Recent Minnesota college graduates have the third-largest average debt in the country, according to a recent study by the California-based Institute for College Access and Success.
The study found that students who graduated from Minnesota colleges in 2011 had an average student loan debt of $29,793, higher than the national average of $26,600. New Hampshire and Pennsylvania are the only two states that have a higher average student loan debt than Minnesota, according to the report.
Minnesota ranked fifth in terms of the percentage of 2011 graduates who have college loan debt—a figure that stands at 71 percent. Nationally, 66 percent, or two-thirds, of 2011 college graduates have student loan debt.
According to the study, recent college graduates have entered an “enormously difficult job market,” which poses challenges for those who need to begin paying back student loans. The unemployment rate for young college graduates in 2011 remained high at 8.8 percent, a slight decrease from 2010, which saw the highest annual rate on record at 9.1 percent.
Meanwhile, a separate study by the Project on Student Debt found that among private colleges, Minneapolis College of Art and Design graduates can expect to leave with the most debt, with 2011 graduates carrying $43,035 in unpaid loans. Following it were The College of Saint Scholastica ($41,282), Concordia University ($36,757), Concordia College ($35,240), and St. Catherine University ($35,237).
Among public schools, Winona State University grads carried the most debt, at $31,275, followed by the University of Minnesota—Duluth ($31,168), Minnesota State University—Mankato ($29,415), St. Cloud State University ($28,819), the University of Minnesota—Twin Cities ($28,407), and Southwest Minnesota State University ($26,394).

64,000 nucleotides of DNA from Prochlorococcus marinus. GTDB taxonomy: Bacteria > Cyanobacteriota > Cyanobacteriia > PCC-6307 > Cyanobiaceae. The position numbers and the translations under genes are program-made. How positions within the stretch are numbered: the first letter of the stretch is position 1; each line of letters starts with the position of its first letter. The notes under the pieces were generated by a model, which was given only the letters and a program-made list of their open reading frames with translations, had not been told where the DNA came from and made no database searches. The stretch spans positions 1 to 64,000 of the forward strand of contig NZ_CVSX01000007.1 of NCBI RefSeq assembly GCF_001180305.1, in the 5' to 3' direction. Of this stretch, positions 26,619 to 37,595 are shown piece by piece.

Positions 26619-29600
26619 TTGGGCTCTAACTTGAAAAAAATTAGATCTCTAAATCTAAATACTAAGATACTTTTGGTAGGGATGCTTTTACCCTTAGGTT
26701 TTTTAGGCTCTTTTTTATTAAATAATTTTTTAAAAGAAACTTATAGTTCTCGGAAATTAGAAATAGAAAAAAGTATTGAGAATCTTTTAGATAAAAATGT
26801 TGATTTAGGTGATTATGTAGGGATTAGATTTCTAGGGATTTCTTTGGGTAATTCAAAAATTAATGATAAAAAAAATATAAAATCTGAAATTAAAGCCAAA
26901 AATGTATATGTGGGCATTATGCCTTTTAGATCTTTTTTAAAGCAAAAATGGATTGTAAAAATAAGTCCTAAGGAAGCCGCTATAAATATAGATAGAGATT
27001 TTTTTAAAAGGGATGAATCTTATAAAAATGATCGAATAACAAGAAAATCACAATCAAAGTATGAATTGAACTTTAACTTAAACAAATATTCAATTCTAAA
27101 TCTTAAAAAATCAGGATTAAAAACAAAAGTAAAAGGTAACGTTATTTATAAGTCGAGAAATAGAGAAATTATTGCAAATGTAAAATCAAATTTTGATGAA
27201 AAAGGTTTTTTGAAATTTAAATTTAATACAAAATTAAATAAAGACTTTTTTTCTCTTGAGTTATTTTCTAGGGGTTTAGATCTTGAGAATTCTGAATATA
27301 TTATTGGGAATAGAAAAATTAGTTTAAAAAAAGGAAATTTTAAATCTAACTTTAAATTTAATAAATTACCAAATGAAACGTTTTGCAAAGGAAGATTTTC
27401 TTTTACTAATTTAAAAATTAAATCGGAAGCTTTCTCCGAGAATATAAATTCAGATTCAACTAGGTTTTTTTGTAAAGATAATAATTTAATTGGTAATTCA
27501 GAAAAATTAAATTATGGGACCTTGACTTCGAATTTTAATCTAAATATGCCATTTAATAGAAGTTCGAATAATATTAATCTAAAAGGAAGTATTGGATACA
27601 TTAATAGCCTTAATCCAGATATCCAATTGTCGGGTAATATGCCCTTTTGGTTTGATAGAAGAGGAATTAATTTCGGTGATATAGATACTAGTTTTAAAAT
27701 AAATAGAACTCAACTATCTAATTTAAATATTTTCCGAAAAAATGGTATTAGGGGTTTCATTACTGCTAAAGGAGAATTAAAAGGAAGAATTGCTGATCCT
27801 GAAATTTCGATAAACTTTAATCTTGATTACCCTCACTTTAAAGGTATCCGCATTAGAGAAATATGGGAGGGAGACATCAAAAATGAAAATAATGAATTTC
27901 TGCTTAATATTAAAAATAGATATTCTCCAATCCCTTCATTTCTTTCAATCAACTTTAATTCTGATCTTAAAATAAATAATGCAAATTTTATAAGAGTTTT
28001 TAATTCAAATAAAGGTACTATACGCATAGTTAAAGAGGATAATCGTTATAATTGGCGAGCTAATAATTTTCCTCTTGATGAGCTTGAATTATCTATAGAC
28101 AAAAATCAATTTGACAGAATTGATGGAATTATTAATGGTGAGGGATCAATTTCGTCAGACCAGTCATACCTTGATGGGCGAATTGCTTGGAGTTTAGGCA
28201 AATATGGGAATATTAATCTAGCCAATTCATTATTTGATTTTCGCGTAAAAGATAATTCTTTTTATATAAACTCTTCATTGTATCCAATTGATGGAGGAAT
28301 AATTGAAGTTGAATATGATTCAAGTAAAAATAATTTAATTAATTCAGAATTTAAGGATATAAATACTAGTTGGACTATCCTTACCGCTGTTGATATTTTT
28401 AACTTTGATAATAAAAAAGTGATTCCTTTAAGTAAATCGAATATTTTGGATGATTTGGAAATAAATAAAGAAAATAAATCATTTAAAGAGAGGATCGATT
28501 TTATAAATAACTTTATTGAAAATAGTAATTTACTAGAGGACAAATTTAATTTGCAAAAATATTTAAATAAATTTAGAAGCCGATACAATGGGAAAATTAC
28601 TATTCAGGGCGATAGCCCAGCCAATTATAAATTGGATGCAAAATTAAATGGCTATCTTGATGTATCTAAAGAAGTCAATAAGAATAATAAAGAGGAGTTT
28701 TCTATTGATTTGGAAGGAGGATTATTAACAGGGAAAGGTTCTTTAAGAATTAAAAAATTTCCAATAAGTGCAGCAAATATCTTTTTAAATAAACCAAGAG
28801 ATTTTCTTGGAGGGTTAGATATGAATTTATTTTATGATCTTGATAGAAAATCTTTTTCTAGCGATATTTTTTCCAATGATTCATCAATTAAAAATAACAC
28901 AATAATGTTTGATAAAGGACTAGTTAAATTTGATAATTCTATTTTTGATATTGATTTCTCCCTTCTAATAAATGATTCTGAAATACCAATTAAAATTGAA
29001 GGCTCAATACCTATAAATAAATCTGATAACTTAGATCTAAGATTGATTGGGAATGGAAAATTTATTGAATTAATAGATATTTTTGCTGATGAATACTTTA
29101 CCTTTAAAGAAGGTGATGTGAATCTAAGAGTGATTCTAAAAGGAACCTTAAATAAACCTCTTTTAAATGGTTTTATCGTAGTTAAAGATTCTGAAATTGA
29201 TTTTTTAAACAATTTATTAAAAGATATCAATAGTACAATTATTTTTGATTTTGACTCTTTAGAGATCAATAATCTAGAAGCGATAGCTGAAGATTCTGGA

In terms of loan defaults, Minnesota’s schools have an overall student loan default rate of 9 percent, below the national average of 13.4 percent, according to data recently released by the U.S. Department of Education. Since 2009, about 9,500 Minnesota graduates have defaulted on their student loans, the department found.
Minnesota-based private, for-profit schools have an overall default rate of 10.1 percent, less than the 22.7 percent national average. Meanwhile, the state’s public four-year schools have an overall default rate of 4.4 percent, while the national average is 7.9 percent. And private, non-profit schools have a default rate of 4 percent, compared with the national average of 7.5 percent.
According to a Star Tribune
report, roughly one in seven students who borrowed federally backed money to attend public two-year colleges is behind on loan payments.
And at Minneapolis-based online school Capella University, nearly 1,000 student debtors—or almost one in 10—are reportedly behind on payments.
But Capella University spokesman Mike Buttry told the Star Tribune
that comparing Capella’s 963 defaulting students to the 649 defaulting students at all of Minnesota’s private four-year colleges was “not apples to apples” because Capella’s student body, at 36,000 students, is much larger.
Buttry also pointed out that because Capella is an online school with a national student body, the students in default “are not all Minnesota students.”
“Our rate of default is well below average for for-profit schools,” he added.
Tricia Grimes, a policy analyst with the Minnesota Office of Higher Education, which regulates the state’s colleges, told the Star Tribune
that the state looks at default rates when deciding how often to audit schools, but the actual number of defaulting students is also important because rates alone can be misleading.
To read the full Star Tribune
report, click here